Those are just some things that we have done. Still working on things to this day. It needs a feederhouse chain, augers in the tank, chains in both elevators. To name a few things still in the works.
 

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Re: Pics of our 2 8820's sitting/working/before&af

It looks like ya'll did a pretty good job fixing up that 8820. If you don't mind me asking, how much did you pay for it when you bought it? Did you buy all the augers from John Deere or an aftermarket company? I need to replace a few on our 7720, but I was just thinking about replacing the flighting on them. Did you have do any work to the motor?
 

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Re: Pics of our 2 8820's sitting/working/before&af

Quote:It looks like ya'll did a pretty good job fixing up that 8820. If you don't mind me asking, how much did you pay for it when you bought it? Did you buy all the augers from John Deere or an aftermarket company? I need to replace a few on our 7720, but I was just thinking about replacing the flighting on them. Did you have do any work to the motor?

Thanks Hogman. We bought some from Deere, some from A&I, and on one trip to the junkyard looking for some items we found an 8820 that was just junked that had a brand new unloading auger(probably less than 1 seasons use). The upright and both augers in the tube were near perfect. Plus the tube was nearly brand new. So we bought all of it. Probably at 1/3 of the cost of a brand new one from Deere. We bought the shoe augers from the salvage yard. They were in similar shape as the unloading augers. This might sound unbelievable, but we bought all of the shoe augers for something like $10 to $20. No joke.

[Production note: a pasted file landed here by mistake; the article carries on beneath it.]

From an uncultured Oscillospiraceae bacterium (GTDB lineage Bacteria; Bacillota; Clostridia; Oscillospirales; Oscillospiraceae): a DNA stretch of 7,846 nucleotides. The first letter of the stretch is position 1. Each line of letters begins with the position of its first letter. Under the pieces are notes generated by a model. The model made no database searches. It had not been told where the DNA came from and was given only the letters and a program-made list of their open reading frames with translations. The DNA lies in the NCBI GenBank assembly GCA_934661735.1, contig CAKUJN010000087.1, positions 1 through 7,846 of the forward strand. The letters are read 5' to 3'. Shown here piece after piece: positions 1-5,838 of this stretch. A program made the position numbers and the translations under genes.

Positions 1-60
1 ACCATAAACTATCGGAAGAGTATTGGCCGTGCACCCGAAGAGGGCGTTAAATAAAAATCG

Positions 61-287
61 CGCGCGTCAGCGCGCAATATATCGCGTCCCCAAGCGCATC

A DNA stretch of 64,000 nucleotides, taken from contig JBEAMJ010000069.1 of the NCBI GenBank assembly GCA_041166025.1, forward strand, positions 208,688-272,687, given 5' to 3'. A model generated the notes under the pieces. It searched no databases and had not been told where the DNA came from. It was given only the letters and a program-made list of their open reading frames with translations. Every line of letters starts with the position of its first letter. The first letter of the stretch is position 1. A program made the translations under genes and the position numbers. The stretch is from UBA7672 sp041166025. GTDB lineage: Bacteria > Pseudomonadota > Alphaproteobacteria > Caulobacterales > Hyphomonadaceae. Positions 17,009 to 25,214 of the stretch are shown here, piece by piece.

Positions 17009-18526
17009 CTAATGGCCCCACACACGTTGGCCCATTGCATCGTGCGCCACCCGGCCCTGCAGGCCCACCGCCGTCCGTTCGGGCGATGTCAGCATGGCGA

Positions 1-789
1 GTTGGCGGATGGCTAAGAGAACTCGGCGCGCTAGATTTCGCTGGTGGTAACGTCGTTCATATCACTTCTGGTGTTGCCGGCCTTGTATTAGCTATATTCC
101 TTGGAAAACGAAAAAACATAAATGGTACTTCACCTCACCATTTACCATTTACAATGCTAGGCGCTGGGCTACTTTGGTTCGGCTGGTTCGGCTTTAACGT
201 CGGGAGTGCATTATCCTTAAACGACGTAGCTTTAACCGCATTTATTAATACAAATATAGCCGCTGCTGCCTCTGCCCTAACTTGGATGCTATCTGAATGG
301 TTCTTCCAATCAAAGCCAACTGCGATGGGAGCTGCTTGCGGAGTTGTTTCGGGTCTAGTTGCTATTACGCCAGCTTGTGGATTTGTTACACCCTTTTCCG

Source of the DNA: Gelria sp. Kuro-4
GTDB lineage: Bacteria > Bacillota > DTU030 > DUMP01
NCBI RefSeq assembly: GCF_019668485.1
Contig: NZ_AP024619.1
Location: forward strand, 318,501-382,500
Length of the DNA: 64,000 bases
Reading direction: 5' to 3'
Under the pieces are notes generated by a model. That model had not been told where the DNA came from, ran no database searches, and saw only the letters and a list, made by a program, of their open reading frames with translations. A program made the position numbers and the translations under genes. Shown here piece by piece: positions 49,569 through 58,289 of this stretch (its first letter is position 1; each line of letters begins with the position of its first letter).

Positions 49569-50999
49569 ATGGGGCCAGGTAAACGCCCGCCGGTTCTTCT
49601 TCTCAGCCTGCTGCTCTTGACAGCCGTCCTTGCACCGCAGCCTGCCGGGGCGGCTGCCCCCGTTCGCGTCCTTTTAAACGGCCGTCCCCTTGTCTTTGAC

The motor was fine when the dealership got it started for us. Ran perfect. But on the way home we had a major problem. At some point in time, the combine had had a small engine fire. Well the fire burnt the hose that drains the oil filter. Well we didn't notice that or even new to look at it. We get about 3 or 4 miles from the dealership and the hose gave way and the motor pumped all the oil out the blown hose. I noticed the combine loading up and putting out heavy smoke. So I pulled over and shut her off. She was locked up on the side of the road. No kidding. It was on the shoulder of a 4-lane, so it wasn't in the way of traffic. This was also on a Saturday around lunch so everybody was closed for the weekend. We had to wait until Monday morning to get a semi out to load her up and bring her home to get the motor pulled. If I remember, we had to turn the rods 10 over and the mains just needed polishing and new bearings for rods and mains. To this day it runs perfect. No oil use or anything. But it was one thing after the other with that combine. You never know what you might be getting into. Here are some pictures of the mishap on the road.

In the first picture notice the oil on everything. In the second one was a shot of it from the other side of the 4 lane. The third was the Monday morning we had her loaded up. In the fourth was at home right after getting her unloaded. The fifth is my granddad hooking a chain to it to pull it up to the shop for the motor to be pulled. And the last one is the next day after we had started to take the motor off.